These films have earned the distinction of being labeled Hitchcockian.
Alfred Hitchcock is a cinematic icon. His work was so influential on the thriller genre that cinephiles have coined the term ‘Hitchcockian’ to describe his signature style. Very few directors have made that kind of impact. And it’s because of that impact that we are still celebrating the late creator’s work years after his passing.
Given that the Master of Suspense was born on August 13th, I thought this would be a fitting time to look back on his legacy and spotlight a handful of films (from other directors) that captured the style and essence of his work and earned the distinction of being called Hitchcockian.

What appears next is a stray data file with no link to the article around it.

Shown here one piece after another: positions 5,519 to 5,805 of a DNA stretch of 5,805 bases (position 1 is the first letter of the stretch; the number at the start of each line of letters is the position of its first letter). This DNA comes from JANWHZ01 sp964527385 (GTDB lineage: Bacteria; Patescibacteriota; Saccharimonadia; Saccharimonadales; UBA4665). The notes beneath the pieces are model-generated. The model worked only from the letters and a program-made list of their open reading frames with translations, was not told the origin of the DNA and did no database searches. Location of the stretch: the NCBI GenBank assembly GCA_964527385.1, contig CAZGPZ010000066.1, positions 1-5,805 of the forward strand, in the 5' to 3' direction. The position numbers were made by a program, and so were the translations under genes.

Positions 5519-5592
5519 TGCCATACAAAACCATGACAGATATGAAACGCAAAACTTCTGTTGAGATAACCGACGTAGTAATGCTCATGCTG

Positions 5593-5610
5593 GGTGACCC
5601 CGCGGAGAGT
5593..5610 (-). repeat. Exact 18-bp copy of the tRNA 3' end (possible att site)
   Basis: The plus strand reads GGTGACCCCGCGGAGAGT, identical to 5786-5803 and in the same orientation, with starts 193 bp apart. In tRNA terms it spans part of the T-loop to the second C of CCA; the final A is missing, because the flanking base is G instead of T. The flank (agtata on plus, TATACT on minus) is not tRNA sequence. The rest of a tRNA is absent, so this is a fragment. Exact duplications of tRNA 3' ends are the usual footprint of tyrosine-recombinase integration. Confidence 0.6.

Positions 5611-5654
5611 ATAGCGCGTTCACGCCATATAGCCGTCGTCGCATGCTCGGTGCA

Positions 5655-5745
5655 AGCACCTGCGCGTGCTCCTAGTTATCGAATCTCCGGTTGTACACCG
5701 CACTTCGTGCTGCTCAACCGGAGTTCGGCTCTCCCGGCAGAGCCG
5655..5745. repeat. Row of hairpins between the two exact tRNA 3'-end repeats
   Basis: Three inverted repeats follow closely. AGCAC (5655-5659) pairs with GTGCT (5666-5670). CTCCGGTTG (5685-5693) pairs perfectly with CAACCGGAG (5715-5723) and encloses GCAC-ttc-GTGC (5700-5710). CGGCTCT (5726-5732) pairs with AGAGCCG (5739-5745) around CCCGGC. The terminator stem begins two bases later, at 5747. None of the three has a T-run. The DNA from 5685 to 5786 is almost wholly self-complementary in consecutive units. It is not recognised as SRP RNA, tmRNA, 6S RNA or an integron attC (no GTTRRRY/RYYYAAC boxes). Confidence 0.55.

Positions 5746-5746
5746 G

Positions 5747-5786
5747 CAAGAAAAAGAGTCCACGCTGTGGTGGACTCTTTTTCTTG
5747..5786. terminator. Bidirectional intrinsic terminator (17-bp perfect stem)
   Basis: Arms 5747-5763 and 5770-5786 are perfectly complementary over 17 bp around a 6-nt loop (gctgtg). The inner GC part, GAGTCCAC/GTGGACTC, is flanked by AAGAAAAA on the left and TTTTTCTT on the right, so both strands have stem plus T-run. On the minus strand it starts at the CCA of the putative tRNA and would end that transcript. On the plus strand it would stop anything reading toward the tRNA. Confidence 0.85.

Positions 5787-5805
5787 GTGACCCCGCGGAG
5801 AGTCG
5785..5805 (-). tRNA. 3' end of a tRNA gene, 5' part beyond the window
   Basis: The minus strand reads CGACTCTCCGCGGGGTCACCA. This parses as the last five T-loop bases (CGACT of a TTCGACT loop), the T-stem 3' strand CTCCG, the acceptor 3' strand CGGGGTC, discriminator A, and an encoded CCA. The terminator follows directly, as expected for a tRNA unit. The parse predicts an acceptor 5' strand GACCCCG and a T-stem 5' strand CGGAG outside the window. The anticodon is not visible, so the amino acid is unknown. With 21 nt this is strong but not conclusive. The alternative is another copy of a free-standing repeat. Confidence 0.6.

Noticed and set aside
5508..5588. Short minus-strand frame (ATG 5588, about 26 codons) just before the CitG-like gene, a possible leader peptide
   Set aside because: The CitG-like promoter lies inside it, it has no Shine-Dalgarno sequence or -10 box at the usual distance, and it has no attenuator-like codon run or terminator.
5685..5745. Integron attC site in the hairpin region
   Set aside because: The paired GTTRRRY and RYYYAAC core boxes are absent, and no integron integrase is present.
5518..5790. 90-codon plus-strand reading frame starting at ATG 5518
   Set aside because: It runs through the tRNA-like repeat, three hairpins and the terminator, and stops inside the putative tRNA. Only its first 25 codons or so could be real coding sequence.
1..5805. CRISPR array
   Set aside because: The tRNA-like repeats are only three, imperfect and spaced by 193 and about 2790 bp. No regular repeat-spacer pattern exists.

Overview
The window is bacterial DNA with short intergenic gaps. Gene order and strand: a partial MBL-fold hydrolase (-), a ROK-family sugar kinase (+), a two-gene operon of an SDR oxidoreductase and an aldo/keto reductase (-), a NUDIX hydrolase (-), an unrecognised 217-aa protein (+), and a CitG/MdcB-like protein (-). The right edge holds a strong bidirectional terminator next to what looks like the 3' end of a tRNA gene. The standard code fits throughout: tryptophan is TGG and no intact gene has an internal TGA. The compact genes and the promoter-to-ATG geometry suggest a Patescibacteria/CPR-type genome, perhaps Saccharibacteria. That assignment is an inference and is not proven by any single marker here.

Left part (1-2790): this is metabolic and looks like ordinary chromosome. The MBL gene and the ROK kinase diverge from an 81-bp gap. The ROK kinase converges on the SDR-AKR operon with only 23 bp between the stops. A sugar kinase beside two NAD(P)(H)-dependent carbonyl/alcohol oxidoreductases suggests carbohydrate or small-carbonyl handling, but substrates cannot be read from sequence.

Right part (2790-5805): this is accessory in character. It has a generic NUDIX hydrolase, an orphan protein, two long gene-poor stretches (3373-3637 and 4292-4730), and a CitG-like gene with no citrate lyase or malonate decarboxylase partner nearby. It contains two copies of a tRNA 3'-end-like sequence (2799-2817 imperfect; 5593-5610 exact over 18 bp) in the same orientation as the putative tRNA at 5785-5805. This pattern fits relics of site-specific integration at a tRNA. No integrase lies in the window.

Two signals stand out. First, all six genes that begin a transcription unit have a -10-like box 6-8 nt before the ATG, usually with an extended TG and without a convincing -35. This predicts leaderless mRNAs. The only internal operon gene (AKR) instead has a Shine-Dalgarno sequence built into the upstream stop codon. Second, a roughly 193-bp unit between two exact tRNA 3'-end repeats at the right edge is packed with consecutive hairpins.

But first, what exactly does Hitchcockian mean? To most people, it references a film that creates tension and suspense in a manner similar to the iconic director’s body of work. More specifically, Hitchcockian can refer to a filmmaker crafting tension in such a way that the audience begins to feel as if they are part of the film and watching voyeuristically. The Master of Suspense would commonly build tension by way of unforeseen narrative twists; and by introducing characters whose true intentions are unclear until a pivotal moment in time.
Moreover, he was skilled at making effective use of a single locale, as he did in the majority of Dial M for Murder and the entirety of Rope. Lastly, Hitchcockian can also refer to the use of everyday fears and anxieties (like heights) leveraged to pull the audience into the narrative, making them feel more like a participant than a spectator.
So, without further ado, behold four films that captured the essence of Hitchcock.